Eucalyptus | Eucalyptus | Capillulus | Pachyphloius
T: NSW, 1823, F.W.Sieber 479; holo: G; iso: BM, F, K, MEL, NSW, W.
Eucalyptus acervula Sieber ex DC., Prodr. 3: 217 (1828). T: NSW, 1823, F.W.Sieber 469; holo: G; iso: BM, F, G, NSW.
Eucalyptus laevopinea R.T.Baker var. minor R.T.Baker, Proc. Linn. Soc. New South Wales 23: 416 (1898). T: Barbers Creek, NSW, Feb. 1899, H.J.Rumsey s.n.; holo: ? NSW.
Eucalyptus wilkinsoniana R.T.Baker, Proc. Linn, Soc. New South Wales 25: 678 (1900). T. Barbers Creek, NSW, Feb. 1899, H.J.Rumsey s.n.; lecto: NSW, fide J.H.Maiden, Crit.Revis. Eucalyptus 8: 63 (1929).
Eucalyptus nigra R.T.Baker, Proc. Linn. Soc. New South Wales 25: 689 (1901). T: Richmond River District, NSW, Aug. 1990, W.Baeuerlen s.n.; syn: MEL, NSW; Cooks River, N.S.W, H.G.Smith; syn: herbarium of cited specimen not known to us.
Bark rough to small branches, longitudinally fissured, stringy, grey to grey-brown.
Juvenile growth (coppice or field seedlings to 50 cm): stems rounded in cross-section, scabrid with dense stellate hairs; juvenile leaves always petiolate, opposite for up to 10 nodes then becoming alternate, ovate to lanceolate, 4.5–8(10) cm long, 1.5–3.5(4.5) cm wide, bases rounded on lowest leaves, later tapering or oblique, discolorous, glossy on upper surface, green; growing tips, stems, leaf margins and midrib scabrid for many nodes.
Adult leaves alternate, petiole 0.6–2 cm long; blade lanceolate to falcate, (6.2)7–16 cm long, 0.9–3.5 cm wide, base oblique or tapering to petiole, thin-textured, slightly discolorous or concolorous, glossy, green, side-veins acute, sparsely to moderately reticulate, intramarginal vein parallel to and remote from margin, oil glands island.
Inflorescence axillary unbranched, peduncles 0.5–1.7 cm long, buds 9 to 15 per umbel, pedicels 0.1–0.5 cm long. Mature buds ovoid to obovoid or fusiform, 0.6-0.8 cm long, 0.3-0.4 cm wide, green to yellow, scar absent, operculum conical to beaked, stamens irregularly flexed, anthers reniform to cordate, versatile, dorsifixed, dehiscing by confluent slits, style long, stigma tapered, locules 3 or 4, the placentae each with 2 vertical ovule rows. Flowers white.
Fruit pedicellate (pedicels 0.1–0.4 cm long), hemispherical or truncate-globose, 0.4–0.6 cm long, 0.6–1 cm wide, disc raised-convex or annular, or more commonly level, or weakly descending, valves 3 or 4, usually near rim level or slightly exserted.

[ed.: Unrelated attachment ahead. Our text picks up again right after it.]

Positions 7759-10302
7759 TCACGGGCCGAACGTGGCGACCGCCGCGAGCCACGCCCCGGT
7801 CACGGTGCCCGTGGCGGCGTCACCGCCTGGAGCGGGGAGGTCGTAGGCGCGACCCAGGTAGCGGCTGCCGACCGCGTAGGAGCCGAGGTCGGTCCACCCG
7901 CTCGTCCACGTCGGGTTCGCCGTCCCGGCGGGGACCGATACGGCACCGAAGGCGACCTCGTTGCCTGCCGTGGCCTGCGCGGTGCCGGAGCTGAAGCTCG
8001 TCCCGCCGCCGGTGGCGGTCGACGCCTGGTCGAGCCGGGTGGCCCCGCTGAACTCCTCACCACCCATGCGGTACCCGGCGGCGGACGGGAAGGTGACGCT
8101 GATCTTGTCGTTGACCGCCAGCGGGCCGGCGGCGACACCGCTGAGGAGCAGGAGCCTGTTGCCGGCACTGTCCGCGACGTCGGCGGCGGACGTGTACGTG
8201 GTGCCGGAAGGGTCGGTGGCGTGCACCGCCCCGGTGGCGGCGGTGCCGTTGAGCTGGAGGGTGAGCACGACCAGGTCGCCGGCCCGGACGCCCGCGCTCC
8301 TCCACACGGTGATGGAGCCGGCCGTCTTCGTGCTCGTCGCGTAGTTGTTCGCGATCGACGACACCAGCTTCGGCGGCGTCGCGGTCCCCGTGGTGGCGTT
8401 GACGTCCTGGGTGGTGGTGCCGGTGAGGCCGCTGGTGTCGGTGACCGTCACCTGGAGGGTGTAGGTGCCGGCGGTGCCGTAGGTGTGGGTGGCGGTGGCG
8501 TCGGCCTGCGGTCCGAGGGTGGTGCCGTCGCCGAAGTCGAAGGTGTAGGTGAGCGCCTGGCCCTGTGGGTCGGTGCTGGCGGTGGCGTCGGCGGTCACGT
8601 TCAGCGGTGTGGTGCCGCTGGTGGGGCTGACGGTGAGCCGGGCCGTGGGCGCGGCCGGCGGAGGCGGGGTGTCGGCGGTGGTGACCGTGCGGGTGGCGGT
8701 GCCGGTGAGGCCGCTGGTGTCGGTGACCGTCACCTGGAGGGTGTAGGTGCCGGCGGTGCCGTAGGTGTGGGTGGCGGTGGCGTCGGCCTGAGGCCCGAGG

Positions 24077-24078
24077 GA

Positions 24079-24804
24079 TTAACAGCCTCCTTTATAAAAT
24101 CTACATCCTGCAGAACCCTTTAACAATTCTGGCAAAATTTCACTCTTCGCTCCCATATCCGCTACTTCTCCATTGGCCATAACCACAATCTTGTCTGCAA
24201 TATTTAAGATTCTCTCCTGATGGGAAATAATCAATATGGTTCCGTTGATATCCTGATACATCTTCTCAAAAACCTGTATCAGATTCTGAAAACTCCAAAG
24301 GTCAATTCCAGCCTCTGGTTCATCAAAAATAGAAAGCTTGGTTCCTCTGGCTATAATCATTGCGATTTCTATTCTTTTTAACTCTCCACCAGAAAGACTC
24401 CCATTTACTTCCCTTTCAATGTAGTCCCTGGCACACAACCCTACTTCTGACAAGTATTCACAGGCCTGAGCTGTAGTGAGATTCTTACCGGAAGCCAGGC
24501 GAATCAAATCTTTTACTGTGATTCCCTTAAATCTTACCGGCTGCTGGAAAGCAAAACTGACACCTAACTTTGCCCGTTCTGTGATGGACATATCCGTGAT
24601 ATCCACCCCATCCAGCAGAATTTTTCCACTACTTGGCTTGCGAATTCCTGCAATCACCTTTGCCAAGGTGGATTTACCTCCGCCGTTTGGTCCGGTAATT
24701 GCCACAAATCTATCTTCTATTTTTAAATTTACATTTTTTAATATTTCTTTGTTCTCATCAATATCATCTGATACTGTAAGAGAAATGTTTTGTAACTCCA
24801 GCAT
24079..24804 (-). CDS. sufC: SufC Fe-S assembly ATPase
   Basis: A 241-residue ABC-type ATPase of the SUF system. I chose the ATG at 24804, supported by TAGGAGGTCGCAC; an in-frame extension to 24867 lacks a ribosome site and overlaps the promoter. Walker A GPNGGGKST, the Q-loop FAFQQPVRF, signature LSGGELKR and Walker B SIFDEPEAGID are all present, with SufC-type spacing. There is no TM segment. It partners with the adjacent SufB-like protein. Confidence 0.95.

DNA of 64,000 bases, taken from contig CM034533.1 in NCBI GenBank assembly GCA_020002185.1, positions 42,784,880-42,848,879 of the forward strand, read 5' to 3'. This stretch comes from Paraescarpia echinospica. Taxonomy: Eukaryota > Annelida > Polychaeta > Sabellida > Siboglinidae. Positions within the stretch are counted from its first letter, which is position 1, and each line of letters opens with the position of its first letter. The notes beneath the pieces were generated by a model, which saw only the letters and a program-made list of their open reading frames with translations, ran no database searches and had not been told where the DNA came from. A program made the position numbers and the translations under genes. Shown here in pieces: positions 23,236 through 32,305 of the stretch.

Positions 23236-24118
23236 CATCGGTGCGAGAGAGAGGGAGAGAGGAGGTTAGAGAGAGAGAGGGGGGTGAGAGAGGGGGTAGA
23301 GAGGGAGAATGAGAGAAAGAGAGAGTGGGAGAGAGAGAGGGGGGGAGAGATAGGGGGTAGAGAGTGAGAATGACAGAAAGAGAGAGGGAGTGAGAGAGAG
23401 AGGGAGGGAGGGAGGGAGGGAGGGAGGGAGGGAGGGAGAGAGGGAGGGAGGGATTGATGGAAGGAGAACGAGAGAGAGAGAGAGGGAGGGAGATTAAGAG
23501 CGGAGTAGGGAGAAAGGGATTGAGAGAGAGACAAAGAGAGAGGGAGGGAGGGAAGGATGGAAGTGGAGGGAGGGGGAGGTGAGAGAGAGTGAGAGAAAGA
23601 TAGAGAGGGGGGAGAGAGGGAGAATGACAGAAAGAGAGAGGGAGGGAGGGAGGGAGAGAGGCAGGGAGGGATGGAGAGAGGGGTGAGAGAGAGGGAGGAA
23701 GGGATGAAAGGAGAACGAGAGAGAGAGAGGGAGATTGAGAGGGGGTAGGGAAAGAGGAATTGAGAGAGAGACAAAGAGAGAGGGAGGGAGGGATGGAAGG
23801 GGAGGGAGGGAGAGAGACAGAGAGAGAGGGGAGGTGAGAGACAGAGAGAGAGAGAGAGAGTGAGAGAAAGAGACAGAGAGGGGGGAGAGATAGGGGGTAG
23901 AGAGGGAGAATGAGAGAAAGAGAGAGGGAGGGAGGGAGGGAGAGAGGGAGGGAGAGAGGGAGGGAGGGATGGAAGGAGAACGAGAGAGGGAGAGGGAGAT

Seeds brown to blackish, 1.2–3 mm long, pyramidal or obliquely pyramidal, dorsal surface smooth, hilum terminal.
Cultivated seedlings (measured at ca node 10): cotyledons reniform; stems rounded in cross-section, densely stellate-hairy; leaves always petiolate, opposite for 5 to 10 nodes then alternate, ovate to lanceolate, 4–10 cm long, 1.3–4.5 cm wide, base round to oblique, margin undulate or flat, apex pointed, discolorous, glossy, darker green above, with sparse stellate hairs on both surfaces and margin.
Flowering has been recorded in January, June, July, August, September, October and December.
A small to medium-sized stringybark tree of the eastern tablelands and coastal ranges from near Wyndham in southern New South Wales extending north into sub-coastal south-eastern Queensland, as far north as the forests around Mount Perry and Gin Gin. It prefers deeper, more fertile loamy soils. Eucalyptus eugenioides has rough bark to the smaller branches, thin-textured adult leaves, relatively small ovate-lanceolate juvenile leaves that are scabrid/hairy for many nodes, pedicellate small ± fusiform buds with pointed to beaked operculum, and pedicellate hemispherical to truncate-globose fruit usually with a level disc and valves at rim level.
In the southern part of the species range E. eugenioides is distinguished from E. globoidea, E. agglomerata, E. blaxlandii, E. capitellata, E. imitans, E. ligustrina and E. camfieldii by the thin-textured adult leaves and pedicellate (not sessile) buds and fruit. E. muelleriana differs from E. eugenioides in having buds with rounded operculum and juvenile leaves that become glabrous much earlier in development. E. sparsifolia and E. tenella differ from E. eugenioides in the juvenile leaves which are linear and smaller fruit. Further north into Queensland E. tindaliae differs from E. eugenioides in the thicker-textured adult leaves and fruit which are usually sessile or almost so.
In late 2005 Tony Bean (Queensland Herbarium) published a new stringybark tree species from the Mount Moffatt area of central Queensland, Eucalyptus erosa. This species is distinguished from E. eugenioides by consistently having adult leaves with "lenticels" distantly placed along the leaf margins but is otherwise similar. E. erosa also occurs at Kroombit Tops.
In 2012 Stephen Bell and Dean Nicolle described a new stringybark tree species from sheltered sandstone country north-west of Sydney, New South Wales, Eucalyptus expressa. This species is distinguished from E. eugenioides by consistently having adult leaves with "lenticels" distantly placed along the leaf margins and fruit with conspicuously exserted long valves.